Resale price maintenance ("RPM") is another area where the Guidelines may draw attention.  RPM  occurs where a manufacturer sets the price that its distributor can charge to the latter's  customers.  The Ordinance does not explicitly mention RPM, nor other types of potentially illegal  clauses in vertical agreements.  Yet the Guideline on the First Conduct Rule seems to take a tough  stance on RPM.  HKCC goes as far as stating that "[a]s a general rule, the Commission will consider  that RPM arrangements are by their nature harmful competition."  This approach could lead to a de  facto presumption of illegality of RPM.  Further, the Guidelines state that RPM may in certain  cases amount to "serious anti- competitive conduct," for which the Ordinance foresees different procedural steps than for other agreements.

Beyond RPM, the Guidelines do not exclude that other types of clauses in vertical agreements fall foul of the Ordinance – the Guidelines mention exclusive  distribution or customer allocation, and recommended and maximum resale price restrictions, as  "examples of conduct which may have the effect of harming competition."

Market share

In the Guideline on the Second Conduct Rule, HKCC resisted calls by numerous stakeholders to  provide market share thresholds above which a company will be presumed to have "substantial degree  of market power" – triggering the application of the Second Conduct Rule – or below which the  company could benefit from a safe harbour. Instead, HKCC states that it intends to assess  substantial market power on a case-by-case basis. This is an instance where HKCC follows a more  cautious approach.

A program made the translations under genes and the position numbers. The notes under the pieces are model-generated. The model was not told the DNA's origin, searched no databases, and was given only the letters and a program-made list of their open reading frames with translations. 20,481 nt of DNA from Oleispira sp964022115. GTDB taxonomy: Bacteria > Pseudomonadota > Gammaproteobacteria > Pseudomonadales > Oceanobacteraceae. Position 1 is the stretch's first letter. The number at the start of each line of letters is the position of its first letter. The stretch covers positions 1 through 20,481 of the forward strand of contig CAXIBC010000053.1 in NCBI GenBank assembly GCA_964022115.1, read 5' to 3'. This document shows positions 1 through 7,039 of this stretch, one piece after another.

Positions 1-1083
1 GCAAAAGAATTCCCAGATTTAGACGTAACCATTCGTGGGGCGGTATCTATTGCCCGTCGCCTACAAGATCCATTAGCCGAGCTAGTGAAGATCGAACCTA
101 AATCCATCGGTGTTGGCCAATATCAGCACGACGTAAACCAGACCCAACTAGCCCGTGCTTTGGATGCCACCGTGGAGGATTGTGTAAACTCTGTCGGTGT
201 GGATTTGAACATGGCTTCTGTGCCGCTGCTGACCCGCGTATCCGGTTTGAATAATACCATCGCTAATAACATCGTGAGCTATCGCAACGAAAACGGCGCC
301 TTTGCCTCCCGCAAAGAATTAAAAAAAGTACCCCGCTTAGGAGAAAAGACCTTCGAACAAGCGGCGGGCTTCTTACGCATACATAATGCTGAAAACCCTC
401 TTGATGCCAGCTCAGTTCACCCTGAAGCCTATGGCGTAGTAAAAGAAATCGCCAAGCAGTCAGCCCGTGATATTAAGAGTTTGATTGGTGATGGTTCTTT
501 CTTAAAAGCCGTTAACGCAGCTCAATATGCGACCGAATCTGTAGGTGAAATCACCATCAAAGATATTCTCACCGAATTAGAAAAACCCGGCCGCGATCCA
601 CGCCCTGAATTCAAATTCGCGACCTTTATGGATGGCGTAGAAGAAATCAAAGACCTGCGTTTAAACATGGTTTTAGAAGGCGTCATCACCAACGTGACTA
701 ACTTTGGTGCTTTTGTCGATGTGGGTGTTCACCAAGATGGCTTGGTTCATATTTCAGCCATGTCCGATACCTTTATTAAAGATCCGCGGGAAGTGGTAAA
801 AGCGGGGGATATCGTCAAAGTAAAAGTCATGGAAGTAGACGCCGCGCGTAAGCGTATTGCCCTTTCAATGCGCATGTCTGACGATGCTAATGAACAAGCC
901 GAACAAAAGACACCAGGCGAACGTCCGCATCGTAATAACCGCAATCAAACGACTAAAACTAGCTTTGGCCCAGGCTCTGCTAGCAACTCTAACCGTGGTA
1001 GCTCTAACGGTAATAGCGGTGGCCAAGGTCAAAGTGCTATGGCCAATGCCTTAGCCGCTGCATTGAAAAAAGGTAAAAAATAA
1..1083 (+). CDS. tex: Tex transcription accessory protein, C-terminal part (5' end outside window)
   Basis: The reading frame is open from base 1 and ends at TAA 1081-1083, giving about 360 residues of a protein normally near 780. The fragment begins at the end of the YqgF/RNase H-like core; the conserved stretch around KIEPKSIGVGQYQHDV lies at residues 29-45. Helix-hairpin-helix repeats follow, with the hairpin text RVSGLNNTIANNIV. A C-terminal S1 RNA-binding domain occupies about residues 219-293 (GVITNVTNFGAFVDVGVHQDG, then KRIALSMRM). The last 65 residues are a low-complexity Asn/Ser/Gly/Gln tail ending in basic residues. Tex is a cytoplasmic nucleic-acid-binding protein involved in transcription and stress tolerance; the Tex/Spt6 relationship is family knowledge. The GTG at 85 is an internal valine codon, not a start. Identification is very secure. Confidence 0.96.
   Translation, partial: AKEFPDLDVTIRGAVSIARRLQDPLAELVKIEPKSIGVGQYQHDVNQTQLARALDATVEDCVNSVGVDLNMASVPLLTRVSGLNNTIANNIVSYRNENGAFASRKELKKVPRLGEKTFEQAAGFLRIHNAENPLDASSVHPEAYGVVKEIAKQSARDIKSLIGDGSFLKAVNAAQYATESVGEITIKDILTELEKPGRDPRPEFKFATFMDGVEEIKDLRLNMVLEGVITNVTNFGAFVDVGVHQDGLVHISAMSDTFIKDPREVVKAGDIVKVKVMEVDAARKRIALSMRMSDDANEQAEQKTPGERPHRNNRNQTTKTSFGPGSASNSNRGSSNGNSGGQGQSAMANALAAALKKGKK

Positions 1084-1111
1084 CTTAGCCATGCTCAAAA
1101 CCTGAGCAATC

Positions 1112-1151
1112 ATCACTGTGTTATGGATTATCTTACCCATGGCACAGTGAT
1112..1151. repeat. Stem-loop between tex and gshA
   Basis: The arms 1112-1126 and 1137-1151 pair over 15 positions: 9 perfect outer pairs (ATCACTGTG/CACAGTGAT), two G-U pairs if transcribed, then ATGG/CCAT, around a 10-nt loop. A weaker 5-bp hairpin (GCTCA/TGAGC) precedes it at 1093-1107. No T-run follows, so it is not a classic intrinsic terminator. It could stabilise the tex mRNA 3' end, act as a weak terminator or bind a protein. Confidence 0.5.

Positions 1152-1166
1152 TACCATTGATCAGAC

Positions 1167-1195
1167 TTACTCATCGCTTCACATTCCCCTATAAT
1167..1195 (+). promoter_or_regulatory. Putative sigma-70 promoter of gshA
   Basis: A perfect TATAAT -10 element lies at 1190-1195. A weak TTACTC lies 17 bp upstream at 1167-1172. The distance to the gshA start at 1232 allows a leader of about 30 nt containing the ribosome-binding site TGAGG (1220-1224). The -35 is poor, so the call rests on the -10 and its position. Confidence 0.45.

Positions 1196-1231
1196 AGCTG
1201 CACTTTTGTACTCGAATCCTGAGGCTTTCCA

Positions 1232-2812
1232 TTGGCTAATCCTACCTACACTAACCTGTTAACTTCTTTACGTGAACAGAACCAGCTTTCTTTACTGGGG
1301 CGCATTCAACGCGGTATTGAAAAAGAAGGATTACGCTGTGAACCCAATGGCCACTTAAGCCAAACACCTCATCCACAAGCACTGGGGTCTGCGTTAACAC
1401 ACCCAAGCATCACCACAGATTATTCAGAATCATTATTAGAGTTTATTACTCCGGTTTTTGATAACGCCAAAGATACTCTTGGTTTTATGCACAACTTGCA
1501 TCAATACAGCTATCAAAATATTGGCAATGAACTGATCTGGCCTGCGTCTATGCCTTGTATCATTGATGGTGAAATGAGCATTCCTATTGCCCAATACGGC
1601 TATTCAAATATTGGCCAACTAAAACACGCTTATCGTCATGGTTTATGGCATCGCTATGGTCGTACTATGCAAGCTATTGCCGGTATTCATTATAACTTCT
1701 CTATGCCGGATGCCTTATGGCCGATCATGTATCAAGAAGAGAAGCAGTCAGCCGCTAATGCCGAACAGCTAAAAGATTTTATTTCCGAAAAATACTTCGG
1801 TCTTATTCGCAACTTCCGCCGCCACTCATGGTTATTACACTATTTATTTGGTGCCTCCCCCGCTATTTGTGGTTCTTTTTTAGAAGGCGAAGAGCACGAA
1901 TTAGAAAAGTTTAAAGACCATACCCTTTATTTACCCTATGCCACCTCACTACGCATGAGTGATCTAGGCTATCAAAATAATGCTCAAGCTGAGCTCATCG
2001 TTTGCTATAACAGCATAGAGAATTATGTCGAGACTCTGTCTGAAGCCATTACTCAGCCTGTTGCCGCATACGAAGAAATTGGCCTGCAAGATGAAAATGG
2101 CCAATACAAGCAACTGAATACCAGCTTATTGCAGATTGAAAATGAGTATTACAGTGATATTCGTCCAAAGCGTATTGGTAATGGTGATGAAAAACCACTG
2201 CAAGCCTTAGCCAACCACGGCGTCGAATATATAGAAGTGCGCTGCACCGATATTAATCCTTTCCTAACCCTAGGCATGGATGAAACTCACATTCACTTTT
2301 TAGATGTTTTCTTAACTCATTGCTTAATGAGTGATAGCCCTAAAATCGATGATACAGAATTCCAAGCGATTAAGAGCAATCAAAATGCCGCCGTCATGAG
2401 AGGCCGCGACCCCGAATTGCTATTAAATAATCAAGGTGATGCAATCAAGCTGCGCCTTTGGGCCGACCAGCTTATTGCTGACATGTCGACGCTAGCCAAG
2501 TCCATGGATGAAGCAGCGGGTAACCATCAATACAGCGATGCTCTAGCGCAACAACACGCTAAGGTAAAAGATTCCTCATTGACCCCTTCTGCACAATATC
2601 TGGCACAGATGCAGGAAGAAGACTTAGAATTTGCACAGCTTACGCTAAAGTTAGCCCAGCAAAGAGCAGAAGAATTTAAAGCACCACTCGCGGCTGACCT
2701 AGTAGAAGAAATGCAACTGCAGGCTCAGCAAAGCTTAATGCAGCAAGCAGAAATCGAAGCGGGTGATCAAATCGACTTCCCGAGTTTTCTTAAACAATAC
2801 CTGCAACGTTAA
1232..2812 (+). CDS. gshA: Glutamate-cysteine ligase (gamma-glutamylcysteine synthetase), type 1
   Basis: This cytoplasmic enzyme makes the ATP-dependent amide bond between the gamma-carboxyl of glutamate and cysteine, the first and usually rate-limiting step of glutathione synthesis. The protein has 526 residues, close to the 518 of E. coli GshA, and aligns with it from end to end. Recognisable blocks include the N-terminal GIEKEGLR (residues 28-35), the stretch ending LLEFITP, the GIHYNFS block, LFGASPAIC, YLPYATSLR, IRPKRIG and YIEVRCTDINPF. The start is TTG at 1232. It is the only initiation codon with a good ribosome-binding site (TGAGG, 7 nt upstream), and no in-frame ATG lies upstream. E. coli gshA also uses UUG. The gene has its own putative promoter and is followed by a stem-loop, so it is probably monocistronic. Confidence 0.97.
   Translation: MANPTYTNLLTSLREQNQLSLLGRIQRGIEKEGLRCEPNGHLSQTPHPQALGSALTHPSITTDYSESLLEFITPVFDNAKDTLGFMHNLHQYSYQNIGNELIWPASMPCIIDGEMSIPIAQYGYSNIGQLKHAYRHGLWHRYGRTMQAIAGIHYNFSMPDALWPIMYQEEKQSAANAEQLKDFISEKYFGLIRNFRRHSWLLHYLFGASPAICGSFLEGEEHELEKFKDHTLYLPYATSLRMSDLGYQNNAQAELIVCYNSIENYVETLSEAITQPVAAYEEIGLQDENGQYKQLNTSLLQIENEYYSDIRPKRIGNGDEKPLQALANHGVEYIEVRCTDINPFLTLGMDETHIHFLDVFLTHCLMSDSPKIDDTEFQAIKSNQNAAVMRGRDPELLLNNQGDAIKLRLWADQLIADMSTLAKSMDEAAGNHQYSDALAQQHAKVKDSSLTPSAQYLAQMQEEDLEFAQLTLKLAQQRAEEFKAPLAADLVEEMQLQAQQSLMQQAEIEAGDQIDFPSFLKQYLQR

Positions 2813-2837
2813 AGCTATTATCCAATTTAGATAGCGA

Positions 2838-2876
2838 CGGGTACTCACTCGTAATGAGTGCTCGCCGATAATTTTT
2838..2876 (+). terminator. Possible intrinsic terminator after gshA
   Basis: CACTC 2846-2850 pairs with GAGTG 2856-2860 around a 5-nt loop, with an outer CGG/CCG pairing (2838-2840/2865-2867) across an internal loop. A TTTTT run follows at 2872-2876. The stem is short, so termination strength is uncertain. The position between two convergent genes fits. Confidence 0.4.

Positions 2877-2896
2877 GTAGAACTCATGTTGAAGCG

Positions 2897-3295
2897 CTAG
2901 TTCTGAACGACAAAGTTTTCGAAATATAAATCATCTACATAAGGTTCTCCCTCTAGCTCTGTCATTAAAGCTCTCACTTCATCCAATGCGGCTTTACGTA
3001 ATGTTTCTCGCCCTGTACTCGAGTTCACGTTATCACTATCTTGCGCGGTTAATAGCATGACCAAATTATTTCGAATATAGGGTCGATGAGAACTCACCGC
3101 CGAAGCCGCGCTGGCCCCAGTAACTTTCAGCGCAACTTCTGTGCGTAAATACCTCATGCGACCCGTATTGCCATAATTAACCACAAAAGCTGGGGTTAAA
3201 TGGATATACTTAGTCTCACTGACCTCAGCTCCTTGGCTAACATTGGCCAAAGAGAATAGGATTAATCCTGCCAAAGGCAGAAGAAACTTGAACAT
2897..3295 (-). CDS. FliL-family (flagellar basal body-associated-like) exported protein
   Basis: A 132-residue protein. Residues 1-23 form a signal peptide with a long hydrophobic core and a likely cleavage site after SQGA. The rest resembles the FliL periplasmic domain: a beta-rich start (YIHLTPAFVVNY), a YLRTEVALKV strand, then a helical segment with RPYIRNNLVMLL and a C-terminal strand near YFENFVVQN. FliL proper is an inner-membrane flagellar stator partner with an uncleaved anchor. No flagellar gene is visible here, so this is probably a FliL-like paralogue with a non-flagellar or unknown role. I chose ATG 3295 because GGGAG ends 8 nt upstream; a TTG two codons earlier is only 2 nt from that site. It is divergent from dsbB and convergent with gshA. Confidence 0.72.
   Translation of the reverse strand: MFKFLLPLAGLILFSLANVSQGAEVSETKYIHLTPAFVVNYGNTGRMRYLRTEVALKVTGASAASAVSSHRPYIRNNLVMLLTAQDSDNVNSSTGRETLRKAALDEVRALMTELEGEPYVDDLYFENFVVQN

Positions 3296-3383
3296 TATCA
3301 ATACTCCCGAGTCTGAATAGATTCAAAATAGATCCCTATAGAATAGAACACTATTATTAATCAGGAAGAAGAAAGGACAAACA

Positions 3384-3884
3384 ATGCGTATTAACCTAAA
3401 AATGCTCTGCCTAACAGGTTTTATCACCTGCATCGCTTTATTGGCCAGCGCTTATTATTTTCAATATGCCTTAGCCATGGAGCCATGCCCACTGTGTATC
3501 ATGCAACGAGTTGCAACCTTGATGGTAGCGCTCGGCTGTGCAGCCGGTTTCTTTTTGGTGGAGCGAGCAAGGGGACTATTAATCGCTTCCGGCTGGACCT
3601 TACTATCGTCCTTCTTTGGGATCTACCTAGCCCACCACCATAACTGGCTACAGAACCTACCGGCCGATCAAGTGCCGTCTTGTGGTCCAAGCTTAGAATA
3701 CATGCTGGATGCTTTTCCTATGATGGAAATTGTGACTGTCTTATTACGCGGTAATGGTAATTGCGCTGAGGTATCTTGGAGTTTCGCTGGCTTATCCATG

Way forward

Overall, the Guidelines issued today in draft form for public comment provide very useful and  welcome clarifications on how HKCC intends to enforce the Ordinance.  To the authority's credit,  the Guidelines are drafted in clear language, with numerous illustrative hypothetical case studies,  which seek to provide helpful pointers.  The publication is likely to serve as a further prompt to  companies operating in Hong Kong markets to work towards implementing effective compliance  procedures.

Interested parties are invited to provide comments on the Guidelines, though HKCC's intention to  make public the submissions made by stakeholders may deter some.

HKCC notes that the content of the Guidelines circulated today already reflects input given by  stakeholders up to now, for example in relation to the quite detailed guidance on information  sharing between competitors. With this, HKCC gives a signal to stakeholders that their  participation matters, which should boost further input by interested parties.

HKCC has also signalled that it will be publishing additional guidance materials, including  education materials such as leaflets and booklets, to further assist businesses before the  substantive sections of the Ordinance come into force in 2015. Furthermore, the authority also  promises guidance on additional areas, including on its leniency policy for cartel whistle-blowers  and a statement of enforcement priorities, alongside additional clarification materials targeted at  small and medium enterprises. Although the Guidelines, once finalised, will not have the power of legislation and will not be binding on the Competition Tribunal or the Hong Kong courts,  they could prove to be influential in practice.  Today's issuance of the first round of drafts of  the Guidelines is a substantial step in Hong Kong's march to a fully-fledged competition regime.